Cooler weather is here, which means it’s camellia time. Although camellias may be found in many modest gardens today, historically this group of showy evergreen shrubs served as a status symbol in the South. The difficulty in propagating them put this task beyond the skills of most amateur gardeners.
In the past, even professional nurserymen found the propagation of camellias challenging, and for generations this was reflected in relatively expensive prices for grafted nursery-grown stock. Cost and the difficulty of cultivation prevented camellias from following the classic path of exotic plants introduced into the South, as camellias never filtered down from the gardens of wealthy collectors to vernacular cottage garden plots. Until the past several decades, to have camellias blooming in your garden was proud evidence not only of horticultural skill, but also prosperity. Thankfully, today camellias are widely available at most nurseries and garden centers and are relatively easy to cultivate in East Texas.
Like so many of the South’s cherished ornamental plants, camellias originated in China and came to North America via Europe. The genus Camellia includes many species (including Camellia sinensis, the source of our iced tea), but of these, two are of special importance and interest in Southern gardens — Camellia japonica and Camellia sasanqua.
The delicate individual blossoms of sasanquas, though beautiful, are much less spectacular than those of C. japonica. Nevertheless, C. sasanqua fills an important garden niche because it is fall blooming while C. japonica cultivars (generally just referred to as “camellias” in the South) bloom in late winter or early spring.
Of the two ornamental species of camellias, C. japonica was the first to arrive in North American gardens, with the first plants arriving in New Jersey around 1797. From there, camellias made their way to New York, Massachusetts, Philadelpia and eventually south to the elite gardens of Charleston, Savanna and Mobile where they could be grown outdoors without greenhouse protection. By 1855, Martha Turnbull, of Rosedown Plantation in St. Francisville Louisiana, had 100 camellias. The camellia’s trek across the South eventually culminated in Houston, where they were popularized with the birth of the River Oaks Garden Club Azalea Trail in 1936.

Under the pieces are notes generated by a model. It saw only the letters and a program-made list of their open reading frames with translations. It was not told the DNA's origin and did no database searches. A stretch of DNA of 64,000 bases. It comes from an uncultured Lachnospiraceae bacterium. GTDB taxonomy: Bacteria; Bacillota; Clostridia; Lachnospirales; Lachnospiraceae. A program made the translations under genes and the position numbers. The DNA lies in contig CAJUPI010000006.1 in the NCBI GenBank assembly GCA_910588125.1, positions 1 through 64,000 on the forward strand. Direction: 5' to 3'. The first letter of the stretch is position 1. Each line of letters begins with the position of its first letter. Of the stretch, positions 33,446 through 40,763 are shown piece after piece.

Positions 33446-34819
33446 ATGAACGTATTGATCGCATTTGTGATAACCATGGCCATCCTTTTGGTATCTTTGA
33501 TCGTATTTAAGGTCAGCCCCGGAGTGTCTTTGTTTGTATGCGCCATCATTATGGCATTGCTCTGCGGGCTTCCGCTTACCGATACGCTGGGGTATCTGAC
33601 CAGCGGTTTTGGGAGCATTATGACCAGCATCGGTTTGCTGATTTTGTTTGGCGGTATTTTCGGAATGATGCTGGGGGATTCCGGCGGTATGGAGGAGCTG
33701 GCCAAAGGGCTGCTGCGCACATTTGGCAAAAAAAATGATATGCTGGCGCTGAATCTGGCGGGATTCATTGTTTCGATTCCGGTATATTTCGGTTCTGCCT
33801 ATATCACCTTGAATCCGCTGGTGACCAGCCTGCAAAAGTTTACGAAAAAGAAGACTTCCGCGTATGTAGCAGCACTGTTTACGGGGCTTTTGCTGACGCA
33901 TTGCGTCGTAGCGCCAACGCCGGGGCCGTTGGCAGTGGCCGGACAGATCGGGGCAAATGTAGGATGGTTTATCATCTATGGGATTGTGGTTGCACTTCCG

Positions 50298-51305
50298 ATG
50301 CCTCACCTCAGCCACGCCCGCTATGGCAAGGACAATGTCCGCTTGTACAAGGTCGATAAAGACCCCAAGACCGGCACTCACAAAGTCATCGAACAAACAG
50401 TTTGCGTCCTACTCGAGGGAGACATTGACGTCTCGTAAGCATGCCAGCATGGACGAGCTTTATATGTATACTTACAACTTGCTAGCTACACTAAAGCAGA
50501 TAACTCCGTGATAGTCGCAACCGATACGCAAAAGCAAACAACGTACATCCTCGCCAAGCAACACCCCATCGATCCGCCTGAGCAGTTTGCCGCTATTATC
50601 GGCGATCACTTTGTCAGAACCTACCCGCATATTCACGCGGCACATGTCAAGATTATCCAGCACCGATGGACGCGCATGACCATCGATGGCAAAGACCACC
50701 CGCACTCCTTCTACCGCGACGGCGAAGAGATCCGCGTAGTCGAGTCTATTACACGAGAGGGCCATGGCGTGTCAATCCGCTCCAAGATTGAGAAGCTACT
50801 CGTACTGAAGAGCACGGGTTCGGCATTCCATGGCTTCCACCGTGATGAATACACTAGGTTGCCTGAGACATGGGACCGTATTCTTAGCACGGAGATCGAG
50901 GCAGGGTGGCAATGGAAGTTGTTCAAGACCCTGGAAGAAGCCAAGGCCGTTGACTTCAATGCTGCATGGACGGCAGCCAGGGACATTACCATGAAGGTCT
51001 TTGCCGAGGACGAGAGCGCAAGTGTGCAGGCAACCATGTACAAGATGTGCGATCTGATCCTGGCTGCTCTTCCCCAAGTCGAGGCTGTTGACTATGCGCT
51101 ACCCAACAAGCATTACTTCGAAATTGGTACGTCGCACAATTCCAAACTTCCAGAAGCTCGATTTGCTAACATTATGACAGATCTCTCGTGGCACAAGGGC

Camellias require a soil that is both well-drained and yet sufficiently moisture-retentive to maintain the plants through dry summers. If an existing soil is too heavy or sandy, it should be modified by the addition of organic matter. Mulches are beneficial, since they help insulate the soil from temperature and moisture extremes. Camellias are happiest in a spot that is protected from the hot afternoon sun, especially during the summer months. Large pine trees are excellent for providing such protection, as long as they are not planted too closely together.
If you’d like to see a nice collection of mature camellia cultivars, visit The Shade Garden, maintained by my Smith County Master Gardener volunteers, at the Tyler Rose Garden. We can thank the late Camellia Society for this beautiful assortment.
Greg Grant is the Smith County horticulturist for the Texas A&M AgriLife Extension Service. He is author of “Texas Fruit and Vegetable Gardening,” “Heirloom Gardening in the South” and “The Rose Rustlers.” You can read his “Greg’s Ramblings” blog at arborgate.com, his “In Greg’s Garden” in each issue of Texas Gardener magazine (texasgardener.com) or follow him on Facebook at “Greg Grant Gardens.” More science- and research-based lawn and gardening information from the Texas A&M AgriLife Extension Service can be found at aggieturf.tamu.edu and aggie-horticulture.tamu.edu.